1.5 Saving an R dataframe as a .csv file

The 'write.csv( )' command can be used to save an R data frame as a .csv file. While variables created in R can be used with existing variables in analyses, the new variables are not automatically associated with a dataframe. For example, suppose we read in a .csv file under the dataframe name 'healthstudy', and that 'age' and 'weight.lb' were variables in this data frame. If we created the 'weight.kg' and 'agecat' variables described above, these variables would be available for analyses in R but would not be part of the 'healthstudy' dataframe. The 'cbind( )' can be used to add new variables to a dataframe (bind new columns to the dataframe). For example,

> healthstudy <- cbind(healthstudy,weight.kg,agecat)

adds the 'weight.kg' variable and the 'agecat' variable to the 'healthstudy' dataframe.

When new variables have been created and added to a dataframe/data set in R, it may be helpful to save this updated data set as a .csv file (which can then be converted to an Excel file or other format). To save a dataframe as a .csv file:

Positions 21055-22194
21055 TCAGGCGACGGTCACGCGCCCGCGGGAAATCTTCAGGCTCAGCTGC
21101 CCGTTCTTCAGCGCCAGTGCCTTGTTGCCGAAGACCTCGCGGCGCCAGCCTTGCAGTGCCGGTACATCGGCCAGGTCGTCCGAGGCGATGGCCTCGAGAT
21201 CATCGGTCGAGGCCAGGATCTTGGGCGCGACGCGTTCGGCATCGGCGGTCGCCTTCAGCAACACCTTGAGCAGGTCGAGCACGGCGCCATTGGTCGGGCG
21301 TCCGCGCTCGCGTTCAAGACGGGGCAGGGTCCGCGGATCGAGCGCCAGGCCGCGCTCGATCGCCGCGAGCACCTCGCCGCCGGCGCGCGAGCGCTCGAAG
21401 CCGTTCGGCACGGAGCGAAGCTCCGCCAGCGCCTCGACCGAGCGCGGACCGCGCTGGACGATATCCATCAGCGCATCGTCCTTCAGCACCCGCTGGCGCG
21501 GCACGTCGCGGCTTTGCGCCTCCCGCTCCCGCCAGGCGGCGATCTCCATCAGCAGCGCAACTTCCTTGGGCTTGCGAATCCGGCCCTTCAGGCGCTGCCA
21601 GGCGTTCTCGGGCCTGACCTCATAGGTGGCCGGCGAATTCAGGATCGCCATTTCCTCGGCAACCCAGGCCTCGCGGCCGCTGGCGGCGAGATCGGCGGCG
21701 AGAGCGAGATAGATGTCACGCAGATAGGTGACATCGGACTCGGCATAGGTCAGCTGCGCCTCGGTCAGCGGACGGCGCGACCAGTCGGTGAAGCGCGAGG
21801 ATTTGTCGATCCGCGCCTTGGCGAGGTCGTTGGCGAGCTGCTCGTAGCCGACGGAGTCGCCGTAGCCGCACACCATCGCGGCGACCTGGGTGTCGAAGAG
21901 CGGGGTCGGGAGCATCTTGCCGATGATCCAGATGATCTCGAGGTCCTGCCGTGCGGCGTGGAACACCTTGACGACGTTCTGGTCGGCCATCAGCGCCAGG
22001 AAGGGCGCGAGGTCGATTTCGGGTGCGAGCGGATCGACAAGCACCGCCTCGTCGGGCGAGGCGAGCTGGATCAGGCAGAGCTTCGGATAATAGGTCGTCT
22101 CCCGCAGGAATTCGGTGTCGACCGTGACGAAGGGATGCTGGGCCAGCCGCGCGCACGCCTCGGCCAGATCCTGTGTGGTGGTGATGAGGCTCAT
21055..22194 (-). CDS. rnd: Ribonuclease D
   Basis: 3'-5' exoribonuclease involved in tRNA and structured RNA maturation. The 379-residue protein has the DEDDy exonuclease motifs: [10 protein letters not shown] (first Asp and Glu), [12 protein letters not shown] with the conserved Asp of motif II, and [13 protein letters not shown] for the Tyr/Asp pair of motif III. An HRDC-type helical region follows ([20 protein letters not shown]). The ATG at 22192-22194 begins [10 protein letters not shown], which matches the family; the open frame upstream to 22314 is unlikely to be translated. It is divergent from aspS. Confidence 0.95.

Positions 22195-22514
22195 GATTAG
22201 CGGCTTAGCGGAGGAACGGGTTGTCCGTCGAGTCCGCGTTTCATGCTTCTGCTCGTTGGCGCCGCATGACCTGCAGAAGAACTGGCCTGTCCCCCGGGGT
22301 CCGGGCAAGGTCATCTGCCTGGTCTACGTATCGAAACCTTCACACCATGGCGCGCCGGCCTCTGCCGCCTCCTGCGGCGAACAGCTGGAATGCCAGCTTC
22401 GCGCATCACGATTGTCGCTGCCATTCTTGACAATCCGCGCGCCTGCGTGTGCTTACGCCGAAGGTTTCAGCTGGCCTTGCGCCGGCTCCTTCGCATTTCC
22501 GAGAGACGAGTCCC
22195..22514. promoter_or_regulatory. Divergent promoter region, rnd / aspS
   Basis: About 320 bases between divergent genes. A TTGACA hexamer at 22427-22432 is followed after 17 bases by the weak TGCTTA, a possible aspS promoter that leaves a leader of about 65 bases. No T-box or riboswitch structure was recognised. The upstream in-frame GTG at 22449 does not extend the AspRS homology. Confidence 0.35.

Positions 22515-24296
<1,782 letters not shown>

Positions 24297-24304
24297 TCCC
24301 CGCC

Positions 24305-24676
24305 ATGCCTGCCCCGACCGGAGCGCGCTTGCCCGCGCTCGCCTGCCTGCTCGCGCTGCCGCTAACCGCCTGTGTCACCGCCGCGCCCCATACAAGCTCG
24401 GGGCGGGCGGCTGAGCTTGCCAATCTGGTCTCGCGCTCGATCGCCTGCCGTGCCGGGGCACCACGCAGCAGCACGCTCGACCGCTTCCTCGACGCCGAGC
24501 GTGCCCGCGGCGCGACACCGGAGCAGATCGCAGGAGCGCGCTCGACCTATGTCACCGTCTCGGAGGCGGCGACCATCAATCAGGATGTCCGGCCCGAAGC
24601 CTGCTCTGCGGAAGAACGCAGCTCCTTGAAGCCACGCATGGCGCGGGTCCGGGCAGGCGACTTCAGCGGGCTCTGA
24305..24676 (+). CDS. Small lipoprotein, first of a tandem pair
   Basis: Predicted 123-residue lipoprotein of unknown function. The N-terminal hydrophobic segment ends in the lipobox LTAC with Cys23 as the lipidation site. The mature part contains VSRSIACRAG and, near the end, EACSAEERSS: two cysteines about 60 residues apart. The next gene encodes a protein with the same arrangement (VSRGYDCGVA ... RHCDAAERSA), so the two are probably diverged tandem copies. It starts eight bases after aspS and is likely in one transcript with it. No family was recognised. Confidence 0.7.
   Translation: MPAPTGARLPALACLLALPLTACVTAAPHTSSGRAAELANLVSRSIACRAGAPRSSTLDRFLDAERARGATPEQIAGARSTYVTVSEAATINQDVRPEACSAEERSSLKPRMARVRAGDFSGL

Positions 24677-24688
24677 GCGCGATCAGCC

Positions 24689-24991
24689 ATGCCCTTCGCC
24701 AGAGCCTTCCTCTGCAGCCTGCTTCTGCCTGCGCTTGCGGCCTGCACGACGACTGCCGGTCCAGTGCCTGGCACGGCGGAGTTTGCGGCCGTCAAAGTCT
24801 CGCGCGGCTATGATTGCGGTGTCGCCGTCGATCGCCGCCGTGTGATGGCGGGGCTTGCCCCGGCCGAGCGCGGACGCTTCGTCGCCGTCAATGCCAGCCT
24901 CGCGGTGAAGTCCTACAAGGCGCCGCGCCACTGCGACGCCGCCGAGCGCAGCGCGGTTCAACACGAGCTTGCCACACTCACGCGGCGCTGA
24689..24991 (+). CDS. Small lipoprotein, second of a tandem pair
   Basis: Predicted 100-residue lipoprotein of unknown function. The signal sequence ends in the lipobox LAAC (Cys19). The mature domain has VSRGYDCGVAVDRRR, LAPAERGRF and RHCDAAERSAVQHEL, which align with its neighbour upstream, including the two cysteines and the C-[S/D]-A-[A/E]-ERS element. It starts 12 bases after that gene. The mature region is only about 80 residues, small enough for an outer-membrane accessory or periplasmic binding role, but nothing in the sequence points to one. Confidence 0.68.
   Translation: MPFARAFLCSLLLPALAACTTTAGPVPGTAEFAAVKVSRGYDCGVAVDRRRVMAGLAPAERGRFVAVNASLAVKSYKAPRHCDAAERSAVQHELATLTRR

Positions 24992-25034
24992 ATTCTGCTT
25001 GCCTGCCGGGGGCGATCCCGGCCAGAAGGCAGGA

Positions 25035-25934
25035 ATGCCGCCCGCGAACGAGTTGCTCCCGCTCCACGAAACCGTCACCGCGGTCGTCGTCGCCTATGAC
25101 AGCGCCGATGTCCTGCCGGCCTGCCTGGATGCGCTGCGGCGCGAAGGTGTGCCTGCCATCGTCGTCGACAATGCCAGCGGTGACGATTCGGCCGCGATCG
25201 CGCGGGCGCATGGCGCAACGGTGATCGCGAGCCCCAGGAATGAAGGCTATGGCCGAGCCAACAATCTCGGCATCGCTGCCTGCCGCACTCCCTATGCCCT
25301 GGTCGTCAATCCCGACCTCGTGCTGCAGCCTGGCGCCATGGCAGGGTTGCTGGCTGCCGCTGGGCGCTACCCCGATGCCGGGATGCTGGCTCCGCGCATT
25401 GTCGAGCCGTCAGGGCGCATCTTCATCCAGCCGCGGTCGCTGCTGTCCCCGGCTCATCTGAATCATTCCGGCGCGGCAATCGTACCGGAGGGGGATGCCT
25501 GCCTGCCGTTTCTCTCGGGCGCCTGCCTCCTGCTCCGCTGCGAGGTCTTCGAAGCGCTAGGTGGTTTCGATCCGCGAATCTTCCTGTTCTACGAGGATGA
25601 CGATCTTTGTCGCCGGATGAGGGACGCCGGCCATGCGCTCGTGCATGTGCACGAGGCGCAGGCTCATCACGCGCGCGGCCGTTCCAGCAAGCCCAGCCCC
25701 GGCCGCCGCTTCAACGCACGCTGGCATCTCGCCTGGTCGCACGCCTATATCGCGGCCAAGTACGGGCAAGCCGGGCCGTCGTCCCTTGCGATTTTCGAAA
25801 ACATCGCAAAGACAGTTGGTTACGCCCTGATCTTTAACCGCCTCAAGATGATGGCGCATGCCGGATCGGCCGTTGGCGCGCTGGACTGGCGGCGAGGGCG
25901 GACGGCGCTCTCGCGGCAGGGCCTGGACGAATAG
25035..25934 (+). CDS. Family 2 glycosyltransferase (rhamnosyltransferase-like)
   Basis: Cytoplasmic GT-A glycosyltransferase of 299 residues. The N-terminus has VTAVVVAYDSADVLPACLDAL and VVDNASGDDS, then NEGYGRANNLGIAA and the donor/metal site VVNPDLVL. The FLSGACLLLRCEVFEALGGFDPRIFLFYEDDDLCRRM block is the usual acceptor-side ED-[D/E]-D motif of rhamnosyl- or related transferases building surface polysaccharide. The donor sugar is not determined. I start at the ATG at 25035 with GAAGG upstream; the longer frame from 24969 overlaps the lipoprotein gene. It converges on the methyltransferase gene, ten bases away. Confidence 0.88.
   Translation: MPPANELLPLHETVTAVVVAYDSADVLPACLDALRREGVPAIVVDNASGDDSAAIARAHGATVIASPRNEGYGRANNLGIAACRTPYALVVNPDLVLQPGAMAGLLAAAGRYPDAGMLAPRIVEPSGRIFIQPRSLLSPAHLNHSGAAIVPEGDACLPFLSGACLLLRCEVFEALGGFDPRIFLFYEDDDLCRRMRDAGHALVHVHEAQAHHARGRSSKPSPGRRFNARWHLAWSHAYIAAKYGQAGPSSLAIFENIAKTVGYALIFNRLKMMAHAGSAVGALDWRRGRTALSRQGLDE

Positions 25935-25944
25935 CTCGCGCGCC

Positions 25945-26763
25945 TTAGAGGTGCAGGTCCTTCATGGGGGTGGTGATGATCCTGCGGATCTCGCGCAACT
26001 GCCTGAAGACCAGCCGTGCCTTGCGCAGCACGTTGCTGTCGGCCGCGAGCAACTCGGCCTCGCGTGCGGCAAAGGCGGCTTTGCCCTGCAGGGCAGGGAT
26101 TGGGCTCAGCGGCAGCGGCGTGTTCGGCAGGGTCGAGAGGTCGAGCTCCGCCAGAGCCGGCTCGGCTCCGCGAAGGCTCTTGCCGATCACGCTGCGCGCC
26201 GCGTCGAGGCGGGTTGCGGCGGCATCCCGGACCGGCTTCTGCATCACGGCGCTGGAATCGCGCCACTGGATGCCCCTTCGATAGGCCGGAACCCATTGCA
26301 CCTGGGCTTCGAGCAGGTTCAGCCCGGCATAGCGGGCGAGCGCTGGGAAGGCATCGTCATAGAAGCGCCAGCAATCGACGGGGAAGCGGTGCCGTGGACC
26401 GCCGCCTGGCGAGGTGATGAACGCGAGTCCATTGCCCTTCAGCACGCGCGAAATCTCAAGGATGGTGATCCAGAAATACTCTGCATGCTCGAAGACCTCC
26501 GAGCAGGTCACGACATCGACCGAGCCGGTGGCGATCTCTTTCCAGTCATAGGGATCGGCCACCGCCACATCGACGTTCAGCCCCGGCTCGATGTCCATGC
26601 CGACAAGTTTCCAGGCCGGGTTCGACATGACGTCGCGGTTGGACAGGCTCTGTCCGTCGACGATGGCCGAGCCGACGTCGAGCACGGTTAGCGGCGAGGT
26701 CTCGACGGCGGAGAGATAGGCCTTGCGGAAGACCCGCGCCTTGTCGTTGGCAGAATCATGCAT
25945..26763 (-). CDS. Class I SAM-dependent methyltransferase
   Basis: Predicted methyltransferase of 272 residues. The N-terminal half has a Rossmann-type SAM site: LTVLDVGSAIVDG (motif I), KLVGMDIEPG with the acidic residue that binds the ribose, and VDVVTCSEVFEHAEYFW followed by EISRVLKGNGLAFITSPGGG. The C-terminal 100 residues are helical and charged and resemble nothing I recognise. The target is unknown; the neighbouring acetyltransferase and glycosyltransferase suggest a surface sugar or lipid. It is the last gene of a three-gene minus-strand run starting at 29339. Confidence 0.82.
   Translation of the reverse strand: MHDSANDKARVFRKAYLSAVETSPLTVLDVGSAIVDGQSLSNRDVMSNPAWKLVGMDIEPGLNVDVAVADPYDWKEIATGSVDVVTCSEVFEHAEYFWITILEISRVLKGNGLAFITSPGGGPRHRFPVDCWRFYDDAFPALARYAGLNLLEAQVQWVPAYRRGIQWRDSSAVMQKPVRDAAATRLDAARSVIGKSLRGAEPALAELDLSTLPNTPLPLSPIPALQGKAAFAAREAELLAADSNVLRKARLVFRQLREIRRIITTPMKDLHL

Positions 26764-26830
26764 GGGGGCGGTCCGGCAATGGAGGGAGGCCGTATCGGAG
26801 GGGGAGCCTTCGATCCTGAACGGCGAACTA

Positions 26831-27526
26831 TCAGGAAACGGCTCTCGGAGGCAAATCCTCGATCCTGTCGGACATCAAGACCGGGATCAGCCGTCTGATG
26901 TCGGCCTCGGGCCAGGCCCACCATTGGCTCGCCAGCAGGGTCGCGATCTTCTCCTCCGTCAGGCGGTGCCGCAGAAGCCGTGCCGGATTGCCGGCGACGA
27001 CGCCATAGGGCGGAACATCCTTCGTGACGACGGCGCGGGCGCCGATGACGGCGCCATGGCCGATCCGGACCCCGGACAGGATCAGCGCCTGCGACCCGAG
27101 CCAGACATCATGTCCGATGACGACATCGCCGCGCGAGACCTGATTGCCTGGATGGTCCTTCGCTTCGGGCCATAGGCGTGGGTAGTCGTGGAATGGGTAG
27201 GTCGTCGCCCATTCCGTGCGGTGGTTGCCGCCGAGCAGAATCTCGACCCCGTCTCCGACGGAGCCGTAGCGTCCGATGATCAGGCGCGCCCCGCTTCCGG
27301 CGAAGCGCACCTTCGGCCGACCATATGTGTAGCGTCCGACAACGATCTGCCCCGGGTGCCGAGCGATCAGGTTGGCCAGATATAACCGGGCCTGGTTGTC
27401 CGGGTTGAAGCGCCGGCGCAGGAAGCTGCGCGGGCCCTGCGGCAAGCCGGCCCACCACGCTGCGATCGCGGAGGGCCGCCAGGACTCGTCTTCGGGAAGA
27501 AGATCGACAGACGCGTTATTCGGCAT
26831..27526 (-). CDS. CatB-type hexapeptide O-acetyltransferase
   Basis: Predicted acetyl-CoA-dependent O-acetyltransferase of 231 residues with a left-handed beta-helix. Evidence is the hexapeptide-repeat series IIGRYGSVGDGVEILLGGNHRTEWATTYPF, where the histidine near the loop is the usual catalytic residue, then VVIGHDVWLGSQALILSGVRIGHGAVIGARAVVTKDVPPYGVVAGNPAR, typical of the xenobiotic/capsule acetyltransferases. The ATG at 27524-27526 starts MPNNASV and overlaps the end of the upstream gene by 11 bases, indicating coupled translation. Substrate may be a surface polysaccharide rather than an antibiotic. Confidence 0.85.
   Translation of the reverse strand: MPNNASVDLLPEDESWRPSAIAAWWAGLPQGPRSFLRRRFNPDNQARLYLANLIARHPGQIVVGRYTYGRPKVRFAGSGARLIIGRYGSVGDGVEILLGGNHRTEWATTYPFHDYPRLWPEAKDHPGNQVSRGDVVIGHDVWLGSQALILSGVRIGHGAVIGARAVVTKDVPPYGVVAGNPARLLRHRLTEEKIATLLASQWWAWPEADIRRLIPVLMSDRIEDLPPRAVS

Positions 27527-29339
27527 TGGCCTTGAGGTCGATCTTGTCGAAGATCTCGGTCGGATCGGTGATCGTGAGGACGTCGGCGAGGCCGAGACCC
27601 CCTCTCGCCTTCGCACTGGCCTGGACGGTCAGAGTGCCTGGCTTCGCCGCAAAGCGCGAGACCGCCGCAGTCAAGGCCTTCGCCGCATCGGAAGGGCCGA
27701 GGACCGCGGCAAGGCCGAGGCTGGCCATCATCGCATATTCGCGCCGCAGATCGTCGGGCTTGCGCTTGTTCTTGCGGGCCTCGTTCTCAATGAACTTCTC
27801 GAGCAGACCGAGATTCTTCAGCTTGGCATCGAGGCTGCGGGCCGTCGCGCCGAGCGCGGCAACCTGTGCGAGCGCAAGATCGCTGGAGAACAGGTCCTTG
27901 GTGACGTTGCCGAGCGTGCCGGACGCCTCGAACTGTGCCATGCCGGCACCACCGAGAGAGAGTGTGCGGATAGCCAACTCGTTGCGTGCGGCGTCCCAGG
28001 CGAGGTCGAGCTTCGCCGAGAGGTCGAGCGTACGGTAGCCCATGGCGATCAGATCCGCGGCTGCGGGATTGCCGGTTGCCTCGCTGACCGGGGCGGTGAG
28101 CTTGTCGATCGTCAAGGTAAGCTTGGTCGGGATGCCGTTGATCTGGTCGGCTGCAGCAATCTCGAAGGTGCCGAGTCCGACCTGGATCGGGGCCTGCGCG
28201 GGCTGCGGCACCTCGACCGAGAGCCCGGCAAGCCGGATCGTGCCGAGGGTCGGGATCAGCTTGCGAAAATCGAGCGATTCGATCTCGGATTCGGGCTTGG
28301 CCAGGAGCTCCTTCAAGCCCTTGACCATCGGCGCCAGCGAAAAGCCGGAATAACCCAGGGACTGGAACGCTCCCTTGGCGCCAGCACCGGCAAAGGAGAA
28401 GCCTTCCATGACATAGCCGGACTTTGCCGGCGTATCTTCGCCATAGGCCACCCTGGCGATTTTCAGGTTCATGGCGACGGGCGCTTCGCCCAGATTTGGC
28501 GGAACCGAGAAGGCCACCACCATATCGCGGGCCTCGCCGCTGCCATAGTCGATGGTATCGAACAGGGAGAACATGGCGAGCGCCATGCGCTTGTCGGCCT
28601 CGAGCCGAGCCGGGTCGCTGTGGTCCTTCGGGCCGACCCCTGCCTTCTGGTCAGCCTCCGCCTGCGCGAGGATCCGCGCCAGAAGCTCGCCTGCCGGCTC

1. First, click on the 'File' menu, click on 'Change directory', and select the folder where you want to save the file.

2. Use the 'write.csv( )' command to save the file:

> write.csv(healthstudy,'healthstudy2.csv')

The first argument (healthstudy) is the name of the dataframe in R, and the second argument in quotes is the name to be given the .csv file saved on your computer. R will overwrite a file if the name is already in use.

1.6 The help( ) and help.search( ) functions

The help() function in R provides details for the different R commands. For example,

> help(read.csv)

gives details relating to the read.csv( ) function, while

> help(mean)

gives details for the mean( ) function.

A question mark can also be used to ask for the help function. For example,

> ?read.csv

> ?mean

gives the same help information as the commands above.

The help( ) function only gives information on R functions. To search more broadly, you can use the 'help.search( ) function. For example,

> help.search("t test")

will search for the string 't test' and indicate R functions that reference this string. There is also a fair amount of R help available over the Internet, and googling, for example, 't test R package' may lead to some helpful sites.